What our campus is doing

There’s a lot happening at Appalachian related to immigration, diversity of thought, belief and community, freedom of expression and encouraging dialogue that allows for differences of opinion, belief and values. More information on actions Appalachian has taken, framed within the context of Appalachian’s role and responsibilities as a state entity and member of the University of North Carolina System, is available here.

  • Prioritized safety
  • Wrap-around care & support
  • Faculty & staff experts
  • Programming
  • Communication
  • Privacy & confidentiality protection
  • Empathy
  • Compassionate law enforcement
  • Resources
  • Referrals
  • Dialogue
  • Education
  • Debate & discussion
  • Emphasizing respect

Utilizing on-campus expertise

At Appalachian, we have a working group, which is comprised of faculty, staff and students. The individuals who make up this group are monitoring the impact government decisions are having on our campus and they are providing expertise, guidance and perspective as we teach and learn amidst uncertainty. The working group, established and charged by Chancellor Everts during the spring 2017 semester, is led by Dr. Sue Edwards, vice provost for faculty affairs.

We strive to provide support, resources and information to the members of our community who may be experiencing fear and uncertainty related to their citizenship status. Regardless of immigration status, our university will continue to dedicate resources to ensure the safety and well-being of every member of the Appalachian Community.

Individualized support

When it comes to providing support to individuals, this is not a public act, nor is it made public, unless it is done so by the individual, at that person’s discretion. While individuals are free to comment on their experiences to the extent that they are not violating employment or conduct policies, the university administration rarely does so. Sometimes this is because of employment policies or state or federal law, and sometimes it is a judgment call made by those who have access to more information than the rest of us have. When you work for or attend Appalachian or any other institution, you put a certain level of trust in those who manage matters of health, safety and well-being for the institution. Not everyone can and/or will know everything that takes place at every level, but this is an institution that holds as a core value support for its students, faculty and staff, and efforts to do so take place around the clock, every day. If you’re reading this, the chances are high that you’re one of the people who helps make our campus a community that cares.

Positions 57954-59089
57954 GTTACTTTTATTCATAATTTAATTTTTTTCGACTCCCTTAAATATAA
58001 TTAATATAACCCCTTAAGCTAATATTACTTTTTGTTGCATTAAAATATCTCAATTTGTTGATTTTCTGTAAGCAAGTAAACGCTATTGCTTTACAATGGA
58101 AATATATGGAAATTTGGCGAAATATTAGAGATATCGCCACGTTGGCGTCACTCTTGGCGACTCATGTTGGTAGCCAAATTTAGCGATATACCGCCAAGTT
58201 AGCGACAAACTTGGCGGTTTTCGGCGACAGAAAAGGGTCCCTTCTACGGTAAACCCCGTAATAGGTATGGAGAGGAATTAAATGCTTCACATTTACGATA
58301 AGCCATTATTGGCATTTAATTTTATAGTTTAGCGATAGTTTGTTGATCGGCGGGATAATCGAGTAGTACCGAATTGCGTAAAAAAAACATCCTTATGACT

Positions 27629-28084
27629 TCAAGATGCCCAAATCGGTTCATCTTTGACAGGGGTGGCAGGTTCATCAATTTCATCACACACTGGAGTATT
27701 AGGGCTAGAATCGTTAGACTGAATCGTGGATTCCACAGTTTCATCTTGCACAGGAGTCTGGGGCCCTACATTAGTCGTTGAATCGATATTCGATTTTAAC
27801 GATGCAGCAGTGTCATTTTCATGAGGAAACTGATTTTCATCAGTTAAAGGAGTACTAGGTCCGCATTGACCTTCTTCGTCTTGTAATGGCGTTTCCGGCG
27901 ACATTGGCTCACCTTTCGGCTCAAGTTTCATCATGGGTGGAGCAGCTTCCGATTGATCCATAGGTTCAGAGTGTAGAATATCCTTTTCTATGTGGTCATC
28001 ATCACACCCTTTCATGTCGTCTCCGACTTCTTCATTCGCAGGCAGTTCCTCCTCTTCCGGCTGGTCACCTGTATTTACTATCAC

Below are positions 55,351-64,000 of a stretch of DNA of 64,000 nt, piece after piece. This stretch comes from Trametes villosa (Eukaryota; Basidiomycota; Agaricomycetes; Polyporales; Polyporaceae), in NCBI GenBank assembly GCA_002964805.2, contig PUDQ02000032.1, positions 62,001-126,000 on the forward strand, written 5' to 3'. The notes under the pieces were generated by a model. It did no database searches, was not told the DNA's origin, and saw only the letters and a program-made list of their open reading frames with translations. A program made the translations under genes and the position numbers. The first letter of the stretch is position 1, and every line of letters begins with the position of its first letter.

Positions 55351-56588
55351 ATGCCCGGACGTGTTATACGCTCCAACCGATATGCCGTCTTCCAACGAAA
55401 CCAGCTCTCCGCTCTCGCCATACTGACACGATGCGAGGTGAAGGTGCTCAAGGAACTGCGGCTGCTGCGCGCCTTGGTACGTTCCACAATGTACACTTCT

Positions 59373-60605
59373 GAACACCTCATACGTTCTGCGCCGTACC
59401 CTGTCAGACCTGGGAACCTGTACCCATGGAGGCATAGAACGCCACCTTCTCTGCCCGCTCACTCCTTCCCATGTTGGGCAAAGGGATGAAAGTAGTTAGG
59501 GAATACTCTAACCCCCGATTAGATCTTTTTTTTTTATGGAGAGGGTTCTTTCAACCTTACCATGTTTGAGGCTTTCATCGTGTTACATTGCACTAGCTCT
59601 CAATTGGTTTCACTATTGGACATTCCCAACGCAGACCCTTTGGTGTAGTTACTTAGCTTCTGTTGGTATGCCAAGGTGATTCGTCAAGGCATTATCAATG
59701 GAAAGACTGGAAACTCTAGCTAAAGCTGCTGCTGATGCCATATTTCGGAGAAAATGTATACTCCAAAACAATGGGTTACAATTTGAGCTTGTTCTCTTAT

Below are listed some of the more recent and upcoming initiatives specifically related to creating a culture of respect for thought, belief and community. It is by no means exhaustive. On any given day, the university events calendar is filled with excellent programming, much of it open to the public, that evokes meaningful, thoughtful dialogue.

Campus programming

Efforts to reduce bias and foster resiliency include:

Chancellor messages:

Here’s where you can find the public statements Appalachian’s Chancellor, Dr. Sheri Everts, has made to the Appalachian Community, regarding matters related to immigration and support for our international community.

Important message from Chancellor Everts regarding DACA

Message to campus re: White House Executive Order

President Spellings' messages:

Here’s where you can find the public statements University of North Carolina System President Margaret Spellings has made regarding matters of immigration and the UNC System.

Washington Post: Mr. President, don’t break America’s promise to ‘dreamers’

Bipartisan Letter to Congress from Former Education Secretaries